Why do I do this - I want to finally install OpenSUSE to a logical partition on a USB. Ubuntu and Fedora will install correctly with with tools, provided by the distros, Unetbootin or LiVEUSB install. OpenSUSE will not. The tool provided will simply execute dd if=/open/suse/iso of=/dev/sdb. This is the way to install in under linux proposed by the developers.
If I dd the iso to a partition (of=/dev/sdb1) the partition will be corrupted.
So I decided to experiment - first find a tool that will create really bootable OpenSUSE. LiveUSB Multiboot is the only one that really worked without dd command. I got a USB with syslinux MBR and syslinux PBR which chainloads to GRUB2 and GRUB2 is used to boot the iso (openSUSE in that case).
After lots of tests I came to the conclusion that initrd is modified in the process of USB preparing (dumping the OpenSUSE.iso to the USB), and the resulting initrd is USB-specific.
I want to know how to reproduce the initrd preparing process so I can locate the OpenSUSE to a logical parition
 
Old 01-06-2012, 05:40 PM   #4
theNbomr
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Okay, one thing quickly jumps out at me:
Code:
dd if=/open/suse/iso of=/dev/sdb
This command will write an entire device (MBR, partition table, and all partitions) to the USB device. While you seem to call it an ISO image, it cannot be, as an ISO image contains only the ISO-9660 filesystem for a single partition. And this is consistent with the behavior you see when trying to write that to a partition.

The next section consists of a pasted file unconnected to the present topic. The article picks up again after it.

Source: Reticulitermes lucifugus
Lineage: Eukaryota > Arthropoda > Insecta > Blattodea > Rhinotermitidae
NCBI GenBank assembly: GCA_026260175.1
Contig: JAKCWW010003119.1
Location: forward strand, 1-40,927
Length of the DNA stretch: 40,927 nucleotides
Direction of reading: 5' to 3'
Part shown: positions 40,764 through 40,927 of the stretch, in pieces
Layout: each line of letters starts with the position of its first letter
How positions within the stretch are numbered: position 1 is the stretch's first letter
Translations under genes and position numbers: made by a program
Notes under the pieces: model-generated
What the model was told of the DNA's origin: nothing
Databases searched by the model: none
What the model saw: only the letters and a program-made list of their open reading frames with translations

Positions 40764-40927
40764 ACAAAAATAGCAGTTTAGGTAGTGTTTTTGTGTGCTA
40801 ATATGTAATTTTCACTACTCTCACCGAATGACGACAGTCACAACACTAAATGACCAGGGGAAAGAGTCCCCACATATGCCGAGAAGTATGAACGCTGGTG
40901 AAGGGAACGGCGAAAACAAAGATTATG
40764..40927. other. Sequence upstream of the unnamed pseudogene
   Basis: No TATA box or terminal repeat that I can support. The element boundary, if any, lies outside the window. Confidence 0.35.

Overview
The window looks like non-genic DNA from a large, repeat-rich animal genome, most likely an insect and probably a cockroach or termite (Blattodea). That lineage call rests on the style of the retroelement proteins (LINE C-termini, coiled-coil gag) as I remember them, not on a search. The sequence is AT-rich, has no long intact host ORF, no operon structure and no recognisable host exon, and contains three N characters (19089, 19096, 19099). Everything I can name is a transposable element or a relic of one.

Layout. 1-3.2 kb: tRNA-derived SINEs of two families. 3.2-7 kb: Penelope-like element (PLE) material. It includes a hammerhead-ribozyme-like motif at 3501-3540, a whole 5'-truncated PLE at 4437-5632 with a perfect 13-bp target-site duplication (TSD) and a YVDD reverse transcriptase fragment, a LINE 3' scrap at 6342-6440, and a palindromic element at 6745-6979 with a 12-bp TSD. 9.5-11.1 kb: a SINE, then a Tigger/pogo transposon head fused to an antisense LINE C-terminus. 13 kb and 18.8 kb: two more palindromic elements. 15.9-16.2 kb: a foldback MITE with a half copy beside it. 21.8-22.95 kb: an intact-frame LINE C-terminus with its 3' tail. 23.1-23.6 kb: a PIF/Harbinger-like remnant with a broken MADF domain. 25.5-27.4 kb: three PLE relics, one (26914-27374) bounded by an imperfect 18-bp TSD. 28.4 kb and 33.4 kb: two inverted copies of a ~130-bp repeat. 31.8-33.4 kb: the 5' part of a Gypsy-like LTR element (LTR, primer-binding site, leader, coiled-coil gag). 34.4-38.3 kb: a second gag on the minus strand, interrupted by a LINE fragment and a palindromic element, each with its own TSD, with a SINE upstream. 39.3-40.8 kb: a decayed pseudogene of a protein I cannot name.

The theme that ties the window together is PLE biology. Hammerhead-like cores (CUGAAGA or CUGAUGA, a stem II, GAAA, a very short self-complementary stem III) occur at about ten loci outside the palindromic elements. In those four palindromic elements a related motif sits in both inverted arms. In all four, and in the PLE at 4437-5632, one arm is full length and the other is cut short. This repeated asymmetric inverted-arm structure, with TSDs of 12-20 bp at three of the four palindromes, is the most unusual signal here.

You say 'OpenSUSE will not. The tool provided will simply execute dd if=/open/suse/iso of=/dev/sdb.' but don't say in what way this fails. In principle, I see nothing wrong with this approach. What about that does not work?

Your conclusion that initrd is 'modified' as part of an install process is probably close to correct. An initrd is simply a RAM disk image. It is likely that the files installed in the RAM disk image are specific to the distro, and the methods it uses to bootstrap itself. It may be composed in some way that reflects your hardware, in order to minimize its size or optimize it in other ways.

You can unroll the initrd, using cpio and gunzip, and poke around in its files. Doing this will allow you to compare the contents of each, even modifying them if required.